The incredible bass paired with the smooth melody creates a hypnotic feel to the sound, leaving you mesmerized and slightly calm. This album, unlike Tame Impala’s past few albums, is focused on the idea of change and how life is constantly moving forward. This tone is immediately set in the piece “Let It Happen” as the song seems to be stuck in a loop, yet still changing with time. The album can give an almost nostalgic feeling in reflecting on what has passed with also conveying a feeling of hope for the future.

— Channing Icenogle

Gorillaz, “Plastic Beach” (2010)

Another album filled with a handful of features, notably Little Dragon and Bobby Womack, “Plastic Beach” delivers eccentric vocals for an album focused on climate change issues and a world that is barreling towards a dystopian future. The verses are bombarded with somber and melancholy tones, a bit funkier than most albums at the time but well worth the listen.

— Allen Harder

A$AP Rocky, “LONG.LIVE.A$AP” (2013)

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Released on Jan. 15, 2013 and produced by ASAP Worldwide, “LONG.LIVE.A$AP” was the first studio album from Rocky. This was one of the first hip hop albums to use cloud rap, adding in some more melodic pieces to balance out its intense beats. However, this album encompasses many different moods with some songs like, “Wild for the Night” and “F**kin Problems” being much more intense and fast paced, while other songs like, “Phoenix” are much more relaxed. In the song “Phoenix”, Rocky isn’t afraid to talk about suicide, poverty, and depression. This song always really hits me deep and I find myself getting pulled in by the lyrics which is what a good song should do. The reason that this album is so impactful is because Rocky doesn’t rap about guns and fancy watches, but instead he talks about real topics and challenges himself to make songs that have meaning, allowing his audience to really listen and resonate with his lyrics.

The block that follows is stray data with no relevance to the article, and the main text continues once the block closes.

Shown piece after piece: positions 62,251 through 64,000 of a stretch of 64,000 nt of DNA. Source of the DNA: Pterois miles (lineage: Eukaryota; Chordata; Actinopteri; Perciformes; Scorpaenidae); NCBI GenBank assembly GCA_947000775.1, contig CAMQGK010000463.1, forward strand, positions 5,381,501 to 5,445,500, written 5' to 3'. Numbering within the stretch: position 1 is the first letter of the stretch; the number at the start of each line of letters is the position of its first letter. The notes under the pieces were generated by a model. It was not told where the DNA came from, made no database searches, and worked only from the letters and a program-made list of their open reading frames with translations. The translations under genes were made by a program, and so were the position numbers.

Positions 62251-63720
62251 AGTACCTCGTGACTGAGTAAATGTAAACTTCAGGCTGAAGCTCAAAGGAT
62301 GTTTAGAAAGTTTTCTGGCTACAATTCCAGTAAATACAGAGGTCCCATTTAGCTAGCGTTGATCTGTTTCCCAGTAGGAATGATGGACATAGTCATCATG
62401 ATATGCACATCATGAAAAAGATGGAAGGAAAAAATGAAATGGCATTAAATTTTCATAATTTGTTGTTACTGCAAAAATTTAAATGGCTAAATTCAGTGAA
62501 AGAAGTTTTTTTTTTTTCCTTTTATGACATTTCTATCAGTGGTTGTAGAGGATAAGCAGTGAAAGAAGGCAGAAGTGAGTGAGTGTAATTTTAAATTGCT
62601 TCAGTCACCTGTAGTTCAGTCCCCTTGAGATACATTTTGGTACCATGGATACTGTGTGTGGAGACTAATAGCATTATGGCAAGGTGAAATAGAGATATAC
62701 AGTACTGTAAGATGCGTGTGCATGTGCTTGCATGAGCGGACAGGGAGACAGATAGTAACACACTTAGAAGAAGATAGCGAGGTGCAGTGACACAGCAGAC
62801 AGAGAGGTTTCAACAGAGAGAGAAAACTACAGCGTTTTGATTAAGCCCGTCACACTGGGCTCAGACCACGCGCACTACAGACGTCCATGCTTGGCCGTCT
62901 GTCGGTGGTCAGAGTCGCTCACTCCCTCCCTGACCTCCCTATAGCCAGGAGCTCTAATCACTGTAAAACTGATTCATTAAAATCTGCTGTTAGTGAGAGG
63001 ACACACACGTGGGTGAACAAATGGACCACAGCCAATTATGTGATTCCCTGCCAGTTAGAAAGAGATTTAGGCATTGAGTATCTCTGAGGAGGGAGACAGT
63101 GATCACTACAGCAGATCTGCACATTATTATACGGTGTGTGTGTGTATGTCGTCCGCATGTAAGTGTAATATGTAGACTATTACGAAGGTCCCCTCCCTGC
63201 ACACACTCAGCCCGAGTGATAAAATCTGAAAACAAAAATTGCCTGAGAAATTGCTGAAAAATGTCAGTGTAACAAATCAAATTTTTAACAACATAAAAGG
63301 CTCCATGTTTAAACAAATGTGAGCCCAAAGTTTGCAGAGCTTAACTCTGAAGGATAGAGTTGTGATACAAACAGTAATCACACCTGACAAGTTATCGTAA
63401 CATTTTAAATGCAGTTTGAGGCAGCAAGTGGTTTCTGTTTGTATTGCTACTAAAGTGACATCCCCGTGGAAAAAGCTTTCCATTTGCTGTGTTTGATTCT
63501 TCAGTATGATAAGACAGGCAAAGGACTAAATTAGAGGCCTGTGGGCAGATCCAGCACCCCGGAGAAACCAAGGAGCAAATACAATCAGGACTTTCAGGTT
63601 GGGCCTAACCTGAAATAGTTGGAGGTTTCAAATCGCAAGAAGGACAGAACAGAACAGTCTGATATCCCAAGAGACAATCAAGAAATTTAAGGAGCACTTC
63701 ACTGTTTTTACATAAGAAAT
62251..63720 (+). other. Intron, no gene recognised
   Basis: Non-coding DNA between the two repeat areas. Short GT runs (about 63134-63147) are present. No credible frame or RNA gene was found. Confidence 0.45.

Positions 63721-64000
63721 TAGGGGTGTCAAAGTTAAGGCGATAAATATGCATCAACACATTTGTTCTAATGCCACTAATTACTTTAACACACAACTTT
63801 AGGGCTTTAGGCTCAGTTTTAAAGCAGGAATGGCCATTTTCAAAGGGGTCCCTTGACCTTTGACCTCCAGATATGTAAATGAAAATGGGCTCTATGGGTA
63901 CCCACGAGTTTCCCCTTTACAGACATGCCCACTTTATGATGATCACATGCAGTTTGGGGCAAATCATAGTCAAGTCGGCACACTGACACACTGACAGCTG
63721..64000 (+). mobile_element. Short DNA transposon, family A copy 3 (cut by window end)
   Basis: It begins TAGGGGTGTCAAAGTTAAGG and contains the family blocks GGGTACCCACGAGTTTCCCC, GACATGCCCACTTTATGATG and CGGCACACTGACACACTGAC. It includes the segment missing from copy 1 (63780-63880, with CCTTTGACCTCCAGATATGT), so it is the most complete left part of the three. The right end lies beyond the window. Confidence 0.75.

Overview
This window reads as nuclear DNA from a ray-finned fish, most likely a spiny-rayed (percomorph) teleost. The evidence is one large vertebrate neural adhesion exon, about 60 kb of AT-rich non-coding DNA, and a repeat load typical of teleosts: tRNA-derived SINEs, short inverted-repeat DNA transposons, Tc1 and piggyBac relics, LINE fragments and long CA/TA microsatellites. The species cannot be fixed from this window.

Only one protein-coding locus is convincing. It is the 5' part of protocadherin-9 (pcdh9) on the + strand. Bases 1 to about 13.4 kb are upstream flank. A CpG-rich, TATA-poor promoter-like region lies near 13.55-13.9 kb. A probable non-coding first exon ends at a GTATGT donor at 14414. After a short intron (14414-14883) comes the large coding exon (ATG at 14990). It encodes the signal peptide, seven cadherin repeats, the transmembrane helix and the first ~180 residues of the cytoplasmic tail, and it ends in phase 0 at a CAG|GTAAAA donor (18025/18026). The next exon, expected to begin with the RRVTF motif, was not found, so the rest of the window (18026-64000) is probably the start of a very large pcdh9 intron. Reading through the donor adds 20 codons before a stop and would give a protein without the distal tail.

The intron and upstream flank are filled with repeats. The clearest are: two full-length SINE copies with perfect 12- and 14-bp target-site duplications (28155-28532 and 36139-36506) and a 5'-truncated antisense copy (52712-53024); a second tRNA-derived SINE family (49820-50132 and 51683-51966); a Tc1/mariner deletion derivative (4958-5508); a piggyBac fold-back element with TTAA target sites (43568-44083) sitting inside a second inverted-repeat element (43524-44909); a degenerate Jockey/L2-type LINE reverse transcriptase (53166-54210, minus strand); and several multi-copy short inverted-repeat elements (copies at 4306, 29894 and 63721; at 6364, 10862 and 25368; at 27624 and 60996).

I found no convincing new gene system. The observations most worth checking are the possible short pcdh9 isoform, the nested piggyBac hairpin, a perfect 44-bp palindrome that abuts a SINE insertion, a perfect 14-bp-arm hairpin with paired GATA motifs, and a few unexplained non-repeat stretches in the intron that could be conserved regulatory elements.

— Calvin Postal

Anaïs Mitchell, “Hadestown (Soundtrack)” (2019)

This popular musical opened in 2019 and quickly became a favorite on Broadway. Written about the greek story of Orpheus and Eurydice, the southern inspired music gives a modern twist on this old myth.

— Carly Boies

Lord Huron, “Strange Trails” (2015)

Written by the musician Lord Huron in 2015, this indie-rock album is fun and upbeat. The music gives an interesting take on life, hiking and ghosts, among other things, and it is catchy enough to be an interesting listen.

— Carly Boies

Kanye West, “The Life of Pablo” (2016)